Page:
Iris Apfel: The Darling of Maximalism

How a life working with fabrics was the perfect entrée into the world of high fashion.


“In wonder it begins”. So reads the opening pages of 100 year-old Iris Apfel’s 2018 memoirs, Iris Apfel, Accidental Icon, in which she muses on the chances and determination and “pushing aside of fears” that laid the path of an extra-ordinary life in fashion and interiors.

For while Iris might be known today for her bold eyewear choices, her inspired dress sense and her museum-worthy jewellery collection, it was as a purveyor of historically-inspired fabrics that she, and husband Carl, first made their names, as the founders of Old World Weavers which they launched in 1950 and ran together from New York’s antique district on 57th St, until they retired in 1992.

The Apfels specialised in fabric reproductions from the 17th, 18th and 19th centuries, and traveled to Europe regularly in search of textiles they could not source in the United States. Their clients were the great and the good of American society and included a contract with the White House which lasted through nine presidents, from Truman to Clinton.

While Iris remembers that contract being one of their simpler projects to fulfil (other clients included Greta Garbo, Estée Lauder and Joan Rivers), Jackie Kennedy proved the exception, as Iris has witheringly observed: “She employed a very famous Parisian designer to gussy up the house and make it a real Frenchie, and the design community went bananas. After that we had to throw it all out and start again. But I did like Mrs Nixon. She was lovely.”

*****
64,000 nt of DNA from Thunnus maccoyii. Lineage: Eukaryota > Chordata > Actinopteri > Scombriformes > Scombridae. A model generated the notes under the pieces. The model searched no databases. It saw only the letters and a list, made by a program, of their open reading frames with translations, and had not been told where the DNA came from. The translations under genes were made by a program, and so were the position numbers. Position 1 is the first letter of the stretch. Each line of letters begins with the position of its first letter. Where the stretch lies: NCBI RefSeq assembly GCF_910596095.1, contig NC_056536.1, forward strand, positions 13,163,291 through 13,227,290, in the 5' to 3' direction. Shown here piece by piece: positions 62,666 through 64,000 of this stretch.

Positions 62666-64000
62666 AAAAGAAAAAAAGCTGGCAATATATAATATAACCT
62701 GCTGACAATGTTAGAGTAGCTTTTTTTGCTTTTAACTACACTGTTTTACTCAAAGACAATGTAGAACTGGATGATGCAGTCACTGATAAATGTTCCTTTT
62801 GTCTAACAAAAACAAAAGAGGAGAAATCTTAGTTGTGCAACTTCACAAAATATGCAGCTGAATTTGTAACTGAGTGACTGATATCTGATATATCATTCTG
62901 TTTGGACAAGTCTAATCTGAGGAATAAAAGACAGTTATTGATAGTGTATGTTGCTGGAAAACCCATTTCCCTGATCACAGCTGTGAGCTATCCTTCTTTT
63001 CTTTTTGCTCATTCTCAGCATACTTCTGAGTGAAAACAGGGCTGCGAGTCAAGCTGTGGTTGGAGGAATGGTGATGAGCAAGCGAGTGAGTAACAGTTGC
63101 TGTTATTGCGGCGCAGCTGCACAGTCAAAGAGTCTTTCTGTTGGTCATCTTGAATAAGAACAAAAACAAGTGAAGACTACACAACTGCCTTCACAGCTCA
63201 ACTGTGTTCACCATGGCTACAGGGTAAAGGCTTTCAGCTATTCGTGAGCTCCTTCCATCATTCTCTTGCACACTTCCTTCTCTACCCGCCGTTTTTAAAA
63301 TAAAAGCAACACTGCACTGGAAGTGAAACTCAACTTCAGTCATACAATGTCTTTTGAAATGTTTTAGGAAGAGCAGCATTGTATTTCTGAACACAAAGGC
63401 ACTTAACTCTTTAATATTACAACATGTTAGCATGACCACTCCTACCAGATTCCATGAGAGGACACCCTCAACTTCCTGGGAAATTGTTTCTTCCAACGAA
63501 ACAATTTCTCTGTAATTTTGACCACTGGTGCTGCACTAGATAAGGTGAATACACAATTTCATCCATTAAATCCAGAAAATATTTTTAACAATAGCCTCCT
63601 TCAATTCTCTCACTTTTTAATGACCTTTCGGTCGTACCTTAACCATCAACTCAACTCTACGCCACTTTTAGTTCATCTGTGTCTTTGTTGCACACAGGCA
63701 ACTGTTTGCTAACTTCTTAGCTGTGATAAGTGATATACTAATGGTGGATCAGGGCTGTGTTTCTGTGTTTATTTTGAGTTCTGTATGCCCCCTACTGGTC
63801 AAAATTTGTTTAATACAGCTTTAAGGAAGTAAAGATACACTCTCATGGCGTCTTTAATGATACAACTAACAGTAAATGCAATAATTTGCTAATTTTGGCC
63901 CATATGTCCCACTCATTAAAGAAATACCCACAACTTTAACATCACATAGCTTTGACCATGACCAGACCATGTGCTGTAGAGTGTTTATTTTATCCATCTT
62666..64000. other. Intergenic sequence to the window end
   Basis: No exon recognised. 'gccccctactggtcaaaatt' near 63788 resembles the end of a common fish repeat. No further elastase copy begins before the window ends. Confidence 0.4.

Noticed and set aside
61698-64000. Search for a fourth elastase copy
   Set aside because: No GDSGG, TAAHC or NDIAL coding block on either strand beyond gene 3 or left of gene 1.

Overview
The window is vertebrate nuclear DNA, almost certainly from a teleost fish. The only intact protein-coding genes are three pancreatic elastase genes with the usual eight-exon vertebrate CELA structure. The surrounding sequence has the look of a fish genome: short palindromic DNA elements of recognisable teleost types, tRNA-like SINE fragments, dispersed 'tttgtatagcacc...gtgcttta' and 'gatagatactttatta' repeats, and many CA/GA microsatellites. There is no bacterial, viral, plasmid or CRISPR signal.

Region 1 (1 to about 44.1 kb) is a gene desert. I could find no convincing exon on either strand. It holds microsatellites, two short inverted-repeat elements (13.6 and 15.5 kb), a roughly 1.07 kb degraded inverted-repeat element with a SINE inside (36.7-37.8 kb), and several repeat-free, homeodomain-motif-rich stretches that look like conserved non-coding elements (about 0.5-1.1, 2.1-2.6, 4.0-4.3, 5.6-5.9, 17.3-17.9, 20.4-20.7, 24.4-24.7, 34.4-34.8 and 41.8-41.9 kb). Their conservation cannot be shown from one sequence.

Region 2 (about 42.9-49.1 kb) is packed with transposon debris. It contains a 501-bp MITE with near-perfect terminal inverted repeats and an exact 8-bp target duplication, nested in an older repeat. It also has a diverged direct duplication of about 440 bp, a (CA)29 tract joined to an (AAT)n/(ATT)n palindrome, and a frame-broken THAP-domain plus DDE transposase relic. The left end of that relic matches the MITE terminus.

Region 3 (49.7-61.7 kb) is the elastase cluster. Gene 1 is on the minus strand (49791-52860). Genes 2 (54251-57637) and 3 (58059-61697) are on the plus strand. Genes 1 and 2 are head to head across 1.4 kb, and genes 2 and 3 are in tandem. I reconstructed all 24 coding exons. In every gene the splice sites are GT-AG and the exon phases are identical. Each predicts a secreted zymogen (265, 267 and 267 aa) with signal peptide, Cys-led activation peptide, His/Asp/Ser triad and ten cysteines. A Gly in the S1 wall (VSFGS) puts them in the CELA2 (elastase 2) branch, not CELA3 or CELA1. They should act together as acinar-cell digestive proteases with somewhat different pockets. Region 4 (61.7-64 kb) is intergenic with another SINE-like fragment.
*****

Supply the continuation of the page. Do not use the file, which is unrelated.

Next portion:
Iris’s love of textiles and pattern started at an early age when her grandmother allowed her to play with fabric scraps which she kept in large quantities. After each visit, if Apfel had behaved, her grandmother would allow her to take home six scraps. “Obsessed with texture, color, and pattern, I spent whole evenings entertaining myself this way,” writes Apfel. “Looking back, it’s very clear playing this way honed my eye and gave me a very deep interest in fabric.” 

Along with her love of fabric and fashion - she started buying her own clothes when she was 12 - Iris is a self-confessed shopaholic with a particular love of flea markets. Her first interiors purchase was an oil painting of the Infanta Margarita which she discovered in a Florence flea market over 60 years ago and which still resides in her Park Avenue home today. “I was born with a souk sense,” she wryly observes.

The undeniably maximalist apartment is a testament to Iris’s magpie eye and her rich knowledge of historical decor. But much like Iris’s own style, it’s not stuffy or formal, rather eclectic, daring and irreverent. Precarious piles of travel books teeter next to a richly carved Italian console and a vibrant paisley shawl is thrown casually over a dining table, beneath an intricate Italian chandelier. Heavily carved armchairs, upholstered in rich damasks, proudly display signs of wear and tear, while rack-upon-rack of Iris’s vintage clothes fill a spare bedroom; the room’s elegant plaster mouldings playing second fiddle to her love of fashion.

For Iris has curated a life rich in texture and history, both in her home and her wardrobe. But more importantly she’s ploughed a life full of interest, panache and not a little dry humour. As Iris herself writes in her memoirs, “You can learn to be fashionable… But as for style… either you got it or you ain’t.”


“More is more and less is a bore.”

“I like stuff; I like being surrounded by a lot of things that give me pleasure to look at.”

“Color can raise the dead.”

“Gettin’ old ain’t for sissies. You start falling apart, but you just have to buck up and paste yourself together.”



Beauty & Photo: Blue Illusion Fall Winter 2016/ Photo by Daniela Federici


Iris Apfel: Accidental Icon by Iris Apfel is published by Harper Design, RRP: £25


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posted on 26 Nov 2021

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